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LAWRENCE C EARLE
His Published Life

Artists of Grand Rapids

Early Grand Rapids Years

Marinus Harting

Kent Base Ball Club

When They Were Boys

Palestine Exhibition Company

Art In Chicago

Paintings By
Mr. Lawrence C. Earle

Brush & Pencil

Grand Rapids
Artists and Writers

Carter Times -
Dutch Boy Painter

Robert L. Stearns

Artist Paints Types
of Kingdom Come

Latest Portrait:
Mrs. Van Sluyters

Earle's Pictures are
Mountain Portraits

Exhibits New Work

Good Art in High
Class Movie Film

Motion Picture Classic
magazine cover 1916

Paints Portrait of
YWCA Helper

Lawrence C. Earle,
Distinguished Artist,
Dies at Friend's Door

Garfield Gives
Reminiscence of
Artist L. C. Earle

Dutch Boy Painter
Vol. XV Number 2
March 1922

Commemorative

 

 

Paintings by Mr. Lawrence C. Earle

VIEW POSTCARDS | VIEW Brush and Pencil Article (October 1902)


Chicago Pictorial, Historical; published 1902

The mural paintings in the Chicago National Bank building are the work of Lawrence C. Earle of Montclair, NJ, an artist who ranks among the leaders in his chosen field in the United States. The work on the sixteen paintings was actually begun in the fall of 1900 when Mr. Earle came to Chicago to discuss with the officials of the bank the commission which had been offered him. After accepting it he set about his gigantic task by setting down in the rooms of the Chicago Historical Society for study and research among the books, manuscripts, wood cuts, and other memorials of early Chicago. For several weeks the artist carried on his investigations, leaving no source of possible information unexplored. He experienced considerable difficulty in finding material for several of the paintings, as many of the subjects selected had previously not been pictorially reproduced even in crude form, and Mr. Earle found it necessary to rely largely upon published descriptions of the scenes and incidents he intended to place upon canvas.

  At length the preliminary work was done and the artist finished his scale drawings, which gave a hint in miniature of the glories that were to grow upon the canvas beneath the touch of his brushes. Returning to his home in the East, he discovered that his studio was not large enough to permit him to set up several of the large canvases at one time, as was his intention, and therefore he begged the privilege of using the large studio in the residence of Mr. William Evans, an art connoisseur of Montclair. The accommodation was readily granted, and when Mr. Earle had secured the services of Edward Potthast, an eminent painter of New York, as his assistant, the real work was begun. For weary months the two artists and several assistants labored on the immense canvases, three and four often being underway at one time, until at length the last one was finished and the last touch of beauty was added to the Chicago National Bank building. From the time the paintings were unveiled they have been viewed and admired daily by hundreds of visitors to the building.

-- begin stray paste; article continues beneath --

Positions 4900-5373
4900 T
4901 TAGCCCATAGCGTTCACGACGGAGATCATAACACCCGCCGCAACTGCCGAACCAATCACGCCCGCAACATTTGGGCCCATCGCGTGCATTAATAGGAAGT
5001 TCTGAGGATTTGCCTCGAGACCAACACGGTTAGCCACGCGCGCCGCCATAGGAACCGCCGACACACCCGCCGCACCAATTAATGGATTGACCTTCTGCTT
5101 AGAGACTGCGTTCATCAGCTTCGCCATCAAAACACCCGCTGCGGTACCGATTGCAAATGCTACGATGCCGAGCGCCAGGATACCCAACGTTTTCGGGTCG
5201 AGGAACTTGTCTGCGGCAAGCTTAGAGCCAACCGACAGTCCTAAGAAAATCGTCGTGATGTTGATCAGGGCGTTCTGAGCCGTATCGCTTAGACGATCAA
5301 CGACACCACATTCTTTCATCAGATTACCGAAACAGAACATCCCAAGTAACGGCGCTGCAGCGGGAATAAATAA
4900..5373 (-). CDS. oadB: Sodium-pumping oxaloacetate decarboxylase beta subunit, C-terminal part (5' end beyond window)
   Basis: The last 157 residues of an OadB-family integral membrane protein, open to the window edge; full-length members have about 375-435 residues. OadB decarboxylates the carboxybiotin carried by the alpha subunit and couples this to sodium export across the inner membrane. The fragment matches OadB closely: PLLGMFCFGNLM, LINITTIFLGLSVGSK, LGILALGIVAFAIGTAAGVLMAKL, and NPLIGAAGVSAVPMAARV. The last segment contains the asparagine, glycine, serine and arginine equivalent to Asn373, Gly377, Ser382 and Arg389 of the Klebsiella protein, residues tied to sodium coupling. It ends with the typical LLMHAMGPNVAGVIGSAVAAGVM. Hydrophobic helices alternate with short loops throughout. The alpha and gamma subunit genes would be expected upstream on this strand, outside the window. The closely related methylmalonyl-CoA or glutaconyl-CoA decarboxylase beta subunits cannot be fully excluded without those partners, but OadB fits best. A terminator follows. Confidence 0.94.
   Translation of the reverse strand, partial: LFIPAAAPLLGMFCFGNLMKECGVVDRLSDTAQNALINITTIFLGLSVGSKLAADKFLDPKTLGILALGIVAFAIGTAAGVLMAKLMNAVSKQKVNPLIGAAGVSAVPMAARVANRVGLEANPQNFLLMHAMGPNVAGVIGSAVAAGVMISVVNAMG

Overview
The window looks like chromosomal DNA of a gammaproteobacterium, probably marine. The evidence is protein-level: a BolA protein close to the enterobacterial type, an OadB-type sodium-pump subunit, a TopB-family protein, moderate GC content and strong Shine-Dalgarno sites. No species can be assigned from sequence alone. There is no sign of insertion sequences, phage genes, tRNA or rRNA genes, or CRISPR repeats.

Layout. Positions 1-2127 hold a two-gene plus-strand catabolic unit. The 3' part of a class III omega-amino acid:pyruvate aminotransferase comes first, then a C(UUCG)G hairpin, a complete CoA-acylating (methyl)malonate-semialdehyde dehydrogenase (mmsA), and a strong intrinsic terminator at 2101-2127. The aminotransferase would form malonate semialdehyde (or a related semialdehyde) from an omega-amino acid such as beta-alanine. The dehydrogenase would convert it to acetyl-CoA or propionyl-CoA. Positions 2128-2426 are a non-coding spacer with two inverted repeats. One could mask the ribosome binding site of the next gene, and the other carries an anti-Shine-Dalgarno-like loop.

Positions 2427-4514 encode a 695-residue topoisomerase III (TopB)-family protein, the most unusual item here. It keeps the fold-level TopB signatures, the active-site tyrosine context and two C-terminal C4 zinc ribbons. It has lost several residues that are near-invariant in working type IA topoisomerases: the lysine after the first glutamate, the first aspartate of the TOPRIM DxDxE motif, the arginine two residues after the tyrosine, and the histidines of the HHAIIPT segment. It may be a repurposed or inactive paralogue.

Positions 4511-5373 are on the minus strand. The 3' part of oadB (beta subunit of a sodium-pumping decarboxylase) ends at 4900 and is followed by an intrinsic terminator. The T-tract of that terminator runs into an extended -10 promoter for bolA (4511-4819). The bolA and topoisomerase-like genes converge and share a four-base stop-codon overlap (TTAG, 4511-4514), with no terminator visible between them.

The images below are from OLD MONROE STREET; Notes on the Monroe Street of Early Chicago Days; Compiled by Edwin F. Mack, 1914; Central Trust Company of Illinois




NOTES:

"Numerous Grand Rapids painters were attracting international attention in the first decade of the twentieth century. There [was] ... Larry C. Earle, who attracted wide attention for his murals in the Chicago National Bank." -page 438
!The Story of Grand Rapids, Z. Z. Lydens, Editor; Grand Rapids: 1966; Kregel Publications

John R. Walsh, capitalist and railroad financier, founded the Chicago National Bank. He was also a newspaper proprietor. Walsh was one of Eugene V. Debs’ most bitter opponents during the Pullman strike. December 1905, Walsh met financial ruin, when his banking, railroad and mining empire collapsed. In 1910, he began serving a five year sentence at Leavenworth prison for loaning himself millions of dollars from his own bank to finance improvements to his various railroads. His friends secured his release just in time to permit him to die on “the outside."

The Chicago National Bank became the Central Trust Company of Chicago and later merged with the Harris Trust & Savings in 1960 and is located in a 23 story building at 111 W. Monroe, Chicago. This building was completed in 1958.

*Thanks to Dr. J. Gray Sweeney for permission to use material from
Artists of Grand Rapids 1840-1980, J. Gray Sweeney; Grand Rapids, 1981:
The Grand Rapids Art Museum, The Grand Rapids Public Museum

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